Performance in terms of time taken is obviously important in all aspects of verification, especially formal verification.
One of the largest factors in performance is how the problem is specified to the tool by the user code, namely the properties themselves. This webinar shows how to describe the problem using a combination of SVA properties and auxiliary code (HDL helper code) in order to increase performance.
Initially this can seem very counter-intuitive and the best way to learn is by example.
Performance in terms of time taken is obviously important in all aspects of verification.
When using formal this presents a big problem if we are looking for conclusive PASS/FAIL results because one does not know how long it will take to reach that conclusive answer, i.e. you learn nothing until the result appears.
There are several aspects of performance over which the user has no control, for example, how good the tool algorithms are.
There are circumstances where the user is limited by pragmatic or financial limits, for example, how many processors are available, how much memory is available, how many licences do I have, and so on.
Clearly tools have methodologies and user controllable settings which can improve performance.
However, one of the largest factors in performance is how the problem is specified to the tool by the user code, namely the properties themselves. It is not good enough to describe functionally correct properties. They have to be efficient for formal as well otherwise one never obtains a result within an acceptable time.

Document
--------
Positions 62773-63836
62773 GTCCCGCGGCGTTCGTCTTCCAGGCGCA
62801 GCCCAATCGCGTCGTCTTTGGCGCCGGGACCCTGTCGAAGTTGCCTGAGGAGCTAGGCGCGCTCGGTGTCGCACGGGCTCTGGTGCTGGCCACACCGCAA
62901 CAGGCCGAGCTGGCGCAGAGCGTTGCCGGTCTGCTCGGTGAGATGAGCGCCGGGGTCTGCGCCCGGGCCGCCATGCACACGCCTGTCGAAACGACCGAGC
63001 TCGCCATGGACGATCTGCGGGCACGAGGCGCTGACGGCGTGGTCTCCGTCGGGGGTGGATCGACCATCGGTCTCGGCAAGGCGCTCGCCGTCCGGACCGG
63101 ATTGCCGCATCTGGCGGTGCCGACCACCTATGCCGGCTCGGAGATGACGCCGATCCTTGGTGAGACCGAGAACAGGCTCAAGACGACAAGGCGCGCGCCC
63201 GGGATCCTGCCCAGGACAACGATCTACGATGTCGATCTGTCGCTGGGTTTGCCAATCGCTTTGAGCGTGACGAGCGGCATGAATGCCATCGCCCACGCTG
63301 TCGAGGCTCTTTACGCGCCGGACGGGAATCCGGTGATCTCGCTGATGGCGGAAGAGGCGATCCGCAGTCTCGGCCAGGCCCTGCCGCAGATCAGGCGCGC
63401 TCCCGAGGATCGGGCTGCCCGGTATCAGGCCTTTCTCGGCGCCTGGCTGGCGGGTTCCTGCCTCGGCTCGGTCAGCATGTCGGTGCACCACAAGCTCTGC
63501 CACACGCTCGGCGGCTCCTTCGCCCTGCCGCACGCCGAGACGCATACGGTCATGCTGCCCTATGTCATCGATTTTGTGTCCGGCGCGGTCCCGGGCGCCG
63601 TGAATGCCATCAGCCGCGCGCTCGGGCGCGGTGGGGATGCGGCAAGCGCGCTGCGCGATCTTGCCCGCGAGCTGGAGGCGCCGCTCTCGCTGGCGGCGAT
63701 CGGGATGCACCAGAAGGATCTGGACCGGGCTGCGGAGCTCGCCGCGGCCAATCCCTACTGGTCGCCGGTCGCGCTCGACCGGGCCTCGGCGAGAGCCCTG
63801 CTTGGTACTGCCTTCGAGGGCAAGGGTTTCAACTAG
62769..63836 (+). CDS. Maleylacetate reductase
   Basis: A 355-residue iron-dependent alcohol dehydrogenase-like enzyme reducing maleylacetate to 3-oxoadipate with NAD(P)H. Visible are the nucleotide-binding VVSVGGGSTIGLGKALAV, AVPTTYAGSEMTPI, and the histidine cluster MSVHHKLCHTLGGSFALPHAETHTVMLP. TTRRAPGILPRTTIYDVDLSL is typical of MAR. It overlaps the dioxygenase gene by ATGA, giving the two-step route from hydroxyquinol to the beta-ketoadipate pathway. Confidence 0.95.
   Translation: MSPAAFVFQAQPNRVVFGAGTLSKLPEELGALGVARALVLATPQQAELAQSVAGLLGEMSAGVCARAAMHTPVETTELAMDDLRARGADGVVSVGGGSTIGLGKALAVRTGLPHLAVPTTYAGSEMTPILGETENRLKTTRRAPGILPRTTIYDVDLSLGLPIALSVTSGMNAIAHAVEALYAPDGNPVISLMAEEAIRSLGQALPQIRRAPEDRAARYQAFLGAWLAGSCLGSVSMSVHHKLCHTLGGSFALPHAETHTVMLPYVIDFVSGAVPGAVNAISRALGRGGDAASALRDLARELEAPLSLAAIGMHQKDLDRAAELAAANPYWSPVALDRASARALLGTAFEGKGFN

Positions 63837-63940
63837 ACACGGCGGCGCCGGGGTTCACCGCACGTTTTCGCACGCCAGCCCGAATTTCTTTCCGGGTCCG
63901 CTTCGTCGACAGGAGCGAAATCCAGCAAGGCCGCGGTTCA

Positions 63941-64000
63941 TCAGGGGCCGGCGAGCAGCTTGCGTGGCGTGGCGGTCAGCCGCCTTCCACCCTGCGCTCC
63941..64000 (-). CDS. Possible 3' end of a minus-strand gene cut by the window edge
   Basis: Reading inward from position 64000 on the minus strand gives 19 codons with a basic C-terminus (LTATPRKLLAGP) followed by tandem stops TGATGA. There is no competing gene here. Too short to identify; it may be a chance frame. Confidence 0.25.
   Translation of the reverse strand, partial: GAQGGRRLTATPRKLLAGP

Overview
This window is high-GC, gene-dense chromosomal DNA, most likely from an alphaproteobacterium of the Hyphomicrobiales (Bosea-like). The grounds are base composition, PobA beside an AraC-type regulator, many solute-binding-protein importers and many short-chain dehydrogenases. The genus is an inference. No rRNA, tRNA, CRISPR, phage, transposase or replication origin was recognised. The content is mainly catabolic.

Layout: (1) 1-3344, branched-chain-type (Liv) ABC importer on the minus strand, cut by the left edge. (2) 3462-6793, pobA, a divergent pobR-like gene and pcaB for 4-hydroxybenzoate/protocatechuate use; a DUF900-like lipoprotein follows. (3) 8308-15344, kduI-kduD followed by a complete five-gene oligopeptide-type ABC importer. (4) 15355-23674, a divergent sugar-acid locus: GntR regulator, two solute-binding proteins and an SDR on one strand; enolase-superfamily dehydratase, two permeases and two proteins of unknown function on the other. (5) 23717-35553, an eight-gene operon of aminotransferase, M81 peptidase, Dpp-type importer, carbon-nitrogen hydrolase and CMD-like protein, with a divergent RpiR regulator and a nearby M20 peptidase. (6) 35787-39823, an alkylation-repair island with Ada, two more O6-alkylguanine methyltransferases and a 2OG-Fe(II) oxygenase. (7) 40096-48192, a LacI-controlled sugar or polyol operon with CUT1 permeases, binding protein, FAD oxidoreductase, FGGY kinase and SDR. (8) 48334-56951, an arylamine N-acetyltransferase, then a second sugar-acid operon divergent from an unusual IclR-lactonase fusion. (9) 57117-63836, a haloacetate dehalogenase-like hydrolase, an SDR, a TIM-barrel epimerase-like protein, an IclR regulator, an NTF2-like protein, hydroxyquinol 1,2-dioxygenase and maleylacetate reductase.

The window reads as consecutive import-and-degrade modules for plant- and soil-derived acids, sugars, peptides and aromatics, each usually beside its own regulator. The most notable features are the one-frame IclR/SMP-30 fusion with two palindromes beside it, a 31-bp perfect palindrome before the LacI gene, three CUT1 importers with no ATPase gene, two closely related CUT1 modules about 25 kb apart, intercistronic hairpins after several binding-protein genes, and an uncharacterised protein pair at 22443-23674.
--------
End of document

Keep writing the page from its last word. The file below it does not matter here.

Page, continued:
This webinar focuses primarily on how to describe the problem using a combination of SVA properties and auxiliary code (HDL helper code).
Describing the problem in this way can yield very large increase in performance, however many people do not even consider using auxiliary code because they are unaware of it. Furthermore, some classes of common problem cannot be described solely by SVA at all, which is often a surprise to many people. Therefore, for some problems there is no alternative to using auxiliary code.
It can initially seem very counter-intuitive and alien how to describe the problem using a combination of auxiliary code and properties and it does take some time to develop this skill. The only way to learn is by example and that is the intent of this webinar.
The word performance describes observed results vs. some predefined expectation. Many people often don’t understand or think about their expectations of formal. For example, some peoples understanding of what formal is solely used for is to achieve exhaustive proofs on 100% of their properties. This is almost always unrealistic. In this webinar we will discuss other use models for formal and hence how to have an understanding of what we can realistically achieve.